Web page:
Then and Now: Angus


The puppy pic was taken on the day we brought Angus home. Daddy had to go out and buy puppy food. The adult pic was early 2021.

[Angus was originally named after a B5 ship and a veg. We were in a food-and-craft naming period for a while: Nutmeg, Ginger, Truffle, Piper, Gennaker. I'll use this actual name during our trip down Memory Lane.]

Angus arrived in his new forever home on Friday, 16 May [2014]. We aren't entirely sure what he is. Beagle, they said. Chihuahua, they said. We think there might be a bit of wiener dog in him. Don't know, doesn't matter. He's around 8 weeks old and a sweetie.

Gus has been a delight so far; very mellow and curious but not aggressive or snappish. He's working on his housebreaking and has only had one accident (because Daddy wasn't paying attention to his signal at the back door.) We've learned "focus", "exam" and "C'mere!" Unfortunately, we're still learning our name, and commands are still at the "repeat it several times" stage before we see a result. Mmmm... it's worth it for a nibble of boiled chicken breast, though! Our favorite toys are Weasel, Chicki-Bone, Swirly Ball and Green Thing. He has a few puppy-sized tennis balls but those are for fetching (which he's learning well) and aren't left down - I'm not a fan of scooping tennis ball fuzz from mouths every few minutes.

He's a fast learner. I started him off with the lower portion of a portable kennel. We put the lid on the day before last and it didn't phase him. The gate went on today and he cried a bit, but it was "sleepy-bye" time and his cries died back after a two minutes. Hey, it's not our first rodeo! We've been training dogs for over twenty years!

Of course, we're still isolated in the kitchen. The house isn't puppy proofed and the large-hole floor registers are dangerous to puppy paws. I tune in Pandora and big band music, make my coffee and stage my day around training, eat and play, and sleep, with trips outside interspersed between. That's probably the most time-consuming thing. But, do it right at the beginning and you'll get a properly trained dog in record time.

All of our dogs, with the exception of our greyhounds, spent their awake hours in the kitchen. A baby gate prevented them from getting into trouble. It made housebreaking and training so much easier. In Angus' case, it let a gentle and sensitive pup thrive away from a pack of buttheads - no bad habits to learn. I didn't have this luxury with Hershey and Zoie, and it shows.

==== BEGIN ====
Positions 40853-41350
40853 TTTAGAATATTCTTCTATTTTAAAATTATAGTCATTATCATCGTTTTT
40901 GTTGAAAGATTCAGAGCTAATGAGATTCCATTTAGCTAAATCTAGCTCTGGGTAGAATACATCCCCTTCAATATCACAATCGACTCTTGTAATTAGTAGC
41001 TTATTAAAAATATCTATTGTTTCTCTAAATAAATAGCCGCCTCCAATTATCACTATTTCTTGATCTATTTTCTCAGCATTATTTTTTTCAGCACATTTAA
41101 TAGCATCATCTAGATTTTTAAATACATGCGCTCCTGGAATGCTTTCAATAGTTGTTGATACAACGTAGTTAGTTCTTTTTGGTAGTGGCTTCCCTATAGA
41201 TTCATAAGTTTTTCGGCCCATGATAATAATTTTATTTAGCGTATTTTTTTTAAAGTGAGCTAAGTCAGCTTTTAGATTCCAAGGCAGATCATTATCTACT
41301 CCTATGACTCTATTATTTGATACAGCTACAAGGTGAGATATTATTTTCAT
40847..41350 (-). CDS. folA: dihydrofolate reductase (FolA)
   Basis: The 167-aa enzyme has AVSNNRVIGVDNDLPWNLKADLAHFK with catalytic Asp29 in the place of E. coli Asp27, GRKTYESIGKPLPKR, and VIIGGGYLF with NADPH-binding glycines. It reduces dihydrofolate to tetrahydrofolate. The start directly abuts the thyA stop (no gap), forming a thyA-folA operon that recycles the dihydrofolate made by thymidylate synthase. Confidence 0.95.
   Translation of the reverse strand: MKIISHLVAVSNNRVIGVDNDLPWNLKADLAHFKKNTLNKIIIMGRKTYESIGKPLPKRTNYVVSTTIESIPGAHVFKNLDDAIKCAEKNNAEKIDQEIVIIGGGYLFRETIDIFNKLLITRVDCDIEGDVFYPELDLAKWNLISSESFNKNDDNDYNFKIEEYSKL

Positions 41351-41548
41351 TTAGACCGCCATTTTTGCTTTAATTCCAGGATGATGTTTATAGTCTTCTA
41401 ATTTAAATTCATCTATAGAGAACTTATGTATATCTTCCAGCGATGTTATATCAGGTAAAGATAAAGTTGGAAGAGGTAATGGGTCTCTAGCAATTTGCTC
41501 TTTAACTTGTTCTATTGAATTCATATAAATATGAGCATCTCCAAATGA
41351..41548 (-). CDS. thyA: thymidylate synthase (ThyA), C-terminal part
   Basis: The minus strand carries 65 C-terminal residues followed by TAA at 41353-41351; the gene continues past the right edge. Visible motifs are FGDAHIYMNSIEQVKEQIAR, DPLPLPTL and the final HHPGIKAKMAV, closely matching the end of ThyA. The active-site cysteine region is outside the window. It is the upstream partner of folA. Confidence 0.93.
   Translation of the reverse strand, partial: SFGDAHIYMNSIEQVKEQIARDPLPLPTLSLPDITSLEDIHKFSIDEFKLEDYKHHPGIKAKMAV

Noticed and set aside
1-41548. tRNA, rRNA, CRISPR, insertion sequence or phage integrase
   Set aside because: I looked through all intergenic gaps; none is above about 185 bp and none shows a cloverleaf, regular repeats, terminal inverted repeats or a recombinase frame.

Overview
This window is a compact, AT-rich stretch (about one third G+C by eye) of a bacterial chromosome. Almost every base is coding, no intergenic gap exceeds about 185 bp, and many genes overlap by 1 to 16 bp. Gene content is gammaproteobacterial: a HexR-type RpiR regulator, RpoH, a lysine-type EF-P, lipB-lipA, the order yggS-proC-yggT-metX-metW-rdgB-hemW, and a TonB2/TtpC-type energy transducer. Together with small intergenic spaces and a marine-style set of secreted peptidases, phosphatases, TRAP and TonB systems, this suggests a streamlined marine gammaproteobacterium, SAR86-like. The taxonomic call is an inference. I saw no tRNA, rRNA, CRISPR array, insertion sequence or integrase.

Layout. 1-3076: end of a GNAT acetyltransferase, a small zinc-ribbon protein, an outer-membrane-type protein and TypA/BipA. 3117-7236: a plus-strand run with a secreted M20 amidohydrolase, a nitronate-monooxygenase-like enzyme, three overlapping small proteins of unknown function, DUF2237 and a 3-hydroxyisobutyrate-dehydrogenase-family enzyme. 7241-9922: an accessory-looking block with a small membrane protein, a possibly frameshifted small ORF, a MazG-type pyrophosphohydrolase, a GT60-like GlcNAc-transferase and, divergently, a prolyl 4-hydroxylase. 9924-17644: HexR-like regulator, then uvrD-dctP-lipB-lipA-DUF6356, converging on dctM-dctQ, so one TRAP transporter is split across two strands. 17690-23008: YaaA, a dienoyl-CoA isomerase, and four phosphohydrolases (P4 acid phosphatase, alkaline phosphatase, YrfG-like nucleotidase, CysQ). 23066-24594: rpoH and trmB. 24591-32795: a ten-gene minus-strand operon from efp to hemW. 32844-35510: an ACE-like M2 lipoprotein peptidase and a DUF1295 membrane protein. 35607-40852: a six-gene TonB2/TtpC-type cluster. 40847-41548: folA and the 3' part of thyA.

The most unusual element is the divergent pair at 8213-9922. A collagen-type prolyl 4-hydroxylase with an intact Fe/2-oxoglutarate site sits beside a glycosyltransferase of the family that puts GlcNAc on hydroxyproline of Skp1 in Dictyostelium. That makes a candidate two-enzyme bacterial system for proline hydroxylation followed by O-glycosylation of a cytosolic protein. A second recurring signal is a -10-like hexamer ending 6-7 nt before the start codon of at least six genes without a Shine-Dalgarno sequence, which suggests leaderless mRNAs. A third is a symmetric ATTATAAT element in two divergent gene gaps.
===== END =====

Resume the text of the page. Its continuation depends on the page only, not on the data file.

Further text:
The nights have been fairly good. Our dogs are bed-trained, meaning they settle into bed with us each evening and they get let out once or twice during the night when we feel them moving around. It means light sleep but it also prevents the dog from learning to soil a kennel. Gus sleeps solidly and has a tendency to move from between our pillows to the foot of the bed (under the covers) but he doesn't jump down.

Ah, but this heavenly period will end soon once he's big enough to jump from the bed, climb up stairs, jump onto couches and get into mischief. We're right there on the cusp of the puppy version of the "terrible two's".

Gus didn't go through that mischief phase. He remained upbeat and sensitive. Sadly, the bullshit situation we moved into caused him to lose much of that sensitivity. He would dart between Jeff and I, trying to prevent us from screaming at each other. We were all wound up. We had only one room to live in. The frustrations were obvious. Angus also became aggressive towards other dogs due to my mother's bastard of an asshole dog. I harbor so many regrets, and this living situation is most of them.

Angus and his companions spent most of last year with freedom to come and go as they pleased. There isn't a baby gate separating them from the downstairs anymore. What do they all do when they hear a noise downstairs? They sit on the landing and bark, or chuff, or do a host of other things besides going down. I find that learned behavior absolutely hilarious.

And Angus loves his newfound ability to just chill with us in the living room.